Floating on the stock market
The process of floating your business on a stock market
When seeking to join a stock market, your business will be subject to legal and financial due diligence to help attract investor interest and to fulfil the entry requirements and documentation of the relevant market.
Your business also needs to have the right legal structure. The legal structure of a sole trader or a partnership is not suitable for a public market listing and as such a change to the company's legal structure would be necessary.
Public companies have different obligations to private companies under the Companies Act 2006. For example, private companies are no longer required to hold an annual general meeting (AGM) though they may opt to do so or be required to hold one if sufficient shareholders demand one. However, all public companies and private companies with traded shares must hold an AGM.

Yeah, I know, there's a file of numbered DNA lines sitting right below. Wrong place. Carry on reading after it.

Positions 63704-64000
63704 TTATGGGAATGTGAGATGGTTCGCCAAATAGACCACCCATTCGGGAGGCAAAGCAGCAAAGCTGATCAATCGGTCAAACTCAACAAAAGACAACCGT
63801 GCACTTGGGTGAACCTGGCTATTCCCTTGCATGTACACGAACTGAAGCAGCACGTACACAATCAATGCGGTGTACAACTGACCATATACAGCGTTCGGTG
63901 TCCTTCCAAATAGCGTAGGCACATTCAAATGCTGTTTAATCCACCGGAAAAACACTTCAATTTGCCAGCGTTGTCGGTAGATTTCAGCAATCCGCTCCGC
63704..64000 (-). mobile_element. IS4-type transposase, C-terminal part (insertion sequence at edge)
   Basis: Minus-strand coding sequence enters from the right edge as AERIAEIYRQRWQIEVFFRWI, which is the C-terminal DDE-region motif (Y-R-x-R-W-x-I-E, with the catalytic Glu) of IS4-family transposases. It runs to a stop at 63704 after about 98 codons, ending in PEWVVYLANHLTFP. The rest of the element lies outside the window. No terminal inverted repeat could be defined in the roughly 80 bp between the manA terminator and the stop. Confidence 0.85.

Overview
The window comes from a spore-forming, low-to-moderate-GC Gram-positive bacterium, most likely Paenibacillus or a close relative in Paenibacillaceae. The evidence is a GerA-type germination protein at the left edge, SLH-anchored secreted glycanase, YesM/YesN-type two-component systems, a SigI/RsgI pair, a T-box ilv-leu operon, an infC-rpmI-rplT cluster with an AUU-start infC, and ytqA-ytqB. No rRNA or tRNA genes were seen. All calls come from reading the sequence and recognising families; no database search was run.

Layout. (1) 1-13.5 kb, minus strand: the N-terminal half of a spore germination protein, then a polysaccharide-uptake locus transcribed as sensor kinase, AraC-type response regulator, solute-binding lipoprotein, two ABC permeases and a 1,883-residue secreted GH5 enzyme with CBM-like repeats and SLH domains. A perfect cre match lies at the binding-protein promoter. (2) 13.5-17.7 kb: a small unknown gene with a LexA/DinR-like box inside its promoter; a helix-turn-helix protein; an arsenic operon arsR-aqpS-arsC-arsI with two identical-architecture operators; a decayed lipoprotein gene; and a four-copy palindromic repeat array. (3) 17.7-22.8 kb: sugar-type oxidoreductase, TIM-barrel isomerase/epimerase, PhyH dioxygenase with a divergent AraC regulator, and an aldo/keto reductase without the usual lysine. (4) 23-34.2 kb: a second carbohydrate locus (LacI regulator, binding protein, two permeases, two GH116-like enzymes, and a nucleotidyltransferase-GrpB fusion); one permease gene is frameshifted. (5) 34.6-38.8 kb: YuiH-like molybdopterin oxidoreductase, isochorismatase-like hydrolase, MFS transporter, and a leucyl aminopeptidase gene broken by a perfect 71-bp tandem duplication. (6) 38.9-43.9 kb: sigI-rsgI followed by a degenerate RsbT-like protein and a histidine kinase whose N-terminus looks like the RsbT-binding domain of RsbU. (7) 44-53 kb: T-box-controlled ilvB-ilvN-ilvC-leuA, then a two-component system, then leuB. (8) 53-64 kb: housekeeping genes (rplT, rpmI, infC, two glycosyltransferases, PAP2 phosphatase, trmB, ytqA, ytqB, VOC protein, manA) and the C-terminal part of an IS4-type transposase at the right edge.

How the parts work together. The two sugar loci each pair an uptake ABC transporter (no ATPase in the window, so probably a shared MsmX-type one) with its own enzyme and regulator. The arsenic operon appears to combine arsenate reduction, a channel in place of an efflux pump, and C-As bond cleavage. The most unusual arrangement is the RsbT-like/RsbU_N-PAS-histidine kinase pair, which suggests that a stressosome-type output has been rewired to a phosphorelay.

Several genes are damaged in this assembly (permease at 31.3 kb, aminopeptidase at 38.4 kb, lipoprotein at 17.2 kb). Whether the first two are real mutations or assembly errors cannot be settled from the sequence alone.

You will also have to make the following key information available:
- who the directors are and what service contracts they have with the company
- who the major shareholders are and details of the new and existing shares being offered for sale
- information on the company's key contracts
- the memorandum and articles of association
Typically, the admission process may take between three and six months to complete. To help with this process, you will need to appoint a set of advisers with relevant experience in helping businesses like yours seek capital via the public markets.
The London Stock Exchange outlines the main market rules and provides information on how advisers can help you float your company on the stock market.